If you had any doubt that residential solar is hot and that it will continue to be hot when the government decides it can't or won't fund its adoption with market incentives, assuage those fears. As you have doubtless read, Google has just invested big-time in this sector to the tune of $280 million that it is paying into a financing fund co-supported by one of the biggest players in that business, SolarCity.
The idea is that if a homeowner can't put up the money upfront, they might be able to work a lease through the new fund. The fund is billed as the largest fund of its kind in the United States. It is Google's largest single investment in clean energy technology so far. I wonder how long it will take to burn through this money.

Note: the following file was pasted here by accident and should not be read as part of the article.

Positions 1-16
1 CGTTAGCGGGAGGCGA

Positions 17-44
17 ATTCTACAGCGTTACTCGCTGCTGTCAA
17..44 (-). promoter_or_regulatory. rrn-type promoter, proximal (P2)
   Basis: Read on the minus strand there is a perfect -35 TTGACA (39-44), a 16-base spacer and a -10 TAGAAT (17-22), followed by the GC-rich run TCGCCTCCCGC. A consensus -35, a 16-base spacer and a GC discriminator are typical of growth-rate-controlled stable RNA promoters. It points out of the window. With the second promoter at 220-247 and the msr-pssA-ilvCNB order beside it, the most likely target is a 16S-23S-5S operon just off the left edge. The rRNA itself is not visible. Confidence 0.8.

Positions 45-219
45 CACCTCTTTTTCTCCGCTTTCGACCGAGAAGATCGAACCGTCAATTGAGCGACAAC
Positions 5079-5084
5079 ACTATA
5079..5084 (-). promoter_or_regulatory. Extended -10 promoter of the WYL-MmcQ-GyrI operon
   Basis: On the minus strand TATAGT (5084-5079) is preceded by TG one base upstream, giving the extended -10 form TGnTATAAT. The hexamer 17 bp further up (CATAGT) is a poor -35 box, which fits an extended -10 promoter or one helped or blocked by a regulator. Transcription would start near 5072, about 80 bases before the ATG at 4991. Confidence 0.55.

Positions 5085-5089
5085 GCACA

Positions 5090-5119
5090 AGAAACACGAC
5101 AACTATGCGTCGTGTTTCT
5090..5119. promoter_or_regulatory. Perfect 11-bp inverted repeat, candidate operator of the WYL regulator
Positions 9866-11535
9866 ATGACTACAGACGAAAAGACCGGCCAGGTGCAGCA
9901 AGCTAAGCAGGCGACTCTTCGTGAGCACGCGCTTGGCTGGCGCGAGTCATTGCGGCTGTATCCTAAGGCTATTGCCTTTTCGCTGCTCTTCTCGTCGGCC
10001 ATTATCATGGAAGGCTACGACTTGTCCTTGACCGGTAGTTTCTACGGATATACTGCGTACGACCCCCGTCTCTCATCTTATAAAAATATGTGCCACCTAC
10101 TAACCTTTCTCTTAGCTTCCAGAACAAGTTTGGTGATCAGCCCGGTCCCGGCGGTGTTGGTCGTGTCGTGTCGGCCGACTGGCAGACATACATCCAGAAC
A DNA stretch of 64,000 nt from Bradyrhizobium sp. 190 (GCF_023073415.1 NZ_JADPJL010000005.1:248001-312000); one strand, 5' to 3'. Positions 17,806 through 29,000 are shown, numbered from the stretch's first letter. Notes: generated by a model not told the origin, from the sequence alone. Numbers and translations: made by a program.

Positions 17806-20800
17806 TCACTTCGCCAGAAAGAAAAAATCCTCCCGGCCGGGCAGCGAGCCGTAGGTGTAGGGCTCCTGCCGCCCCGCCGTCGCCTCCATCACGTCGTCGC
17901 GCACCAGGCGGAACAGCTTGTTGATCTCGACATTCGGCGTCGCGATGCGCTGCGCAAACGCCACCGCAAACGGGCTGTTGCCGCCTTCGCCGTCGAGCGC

Google is just the latest partner for SolarCity, which has managed to build up an installed base of roughly 15,000 solar projects. The company helps finance something like 80 percent of its projects. It has announced multiple rounds of funding -- more than $1 billion cumulatively -- to help it achieve this end. One of its most frequent partners is U.S. Bancorp.
SolarCity is now operating in 10 U.S. states including Arizona, California, Colorado, Maryland, Massachusetts, New Jersey, New York, Oregon, Pennsylvania and Texas, as well as in Washington D.C.
The deal with Google underscores the fact that SolarCity's philosophy is the right one in the current economic climate -- if it makes it easy to invest in residential, more people will do it. Personally, I think the fact that the government is NOT involved is especially attractive. Far less bureaucracy, methinks, plus a business model that will stay around in the likely event that the government incentives for clean energy technology are limited or emasculated in the future.
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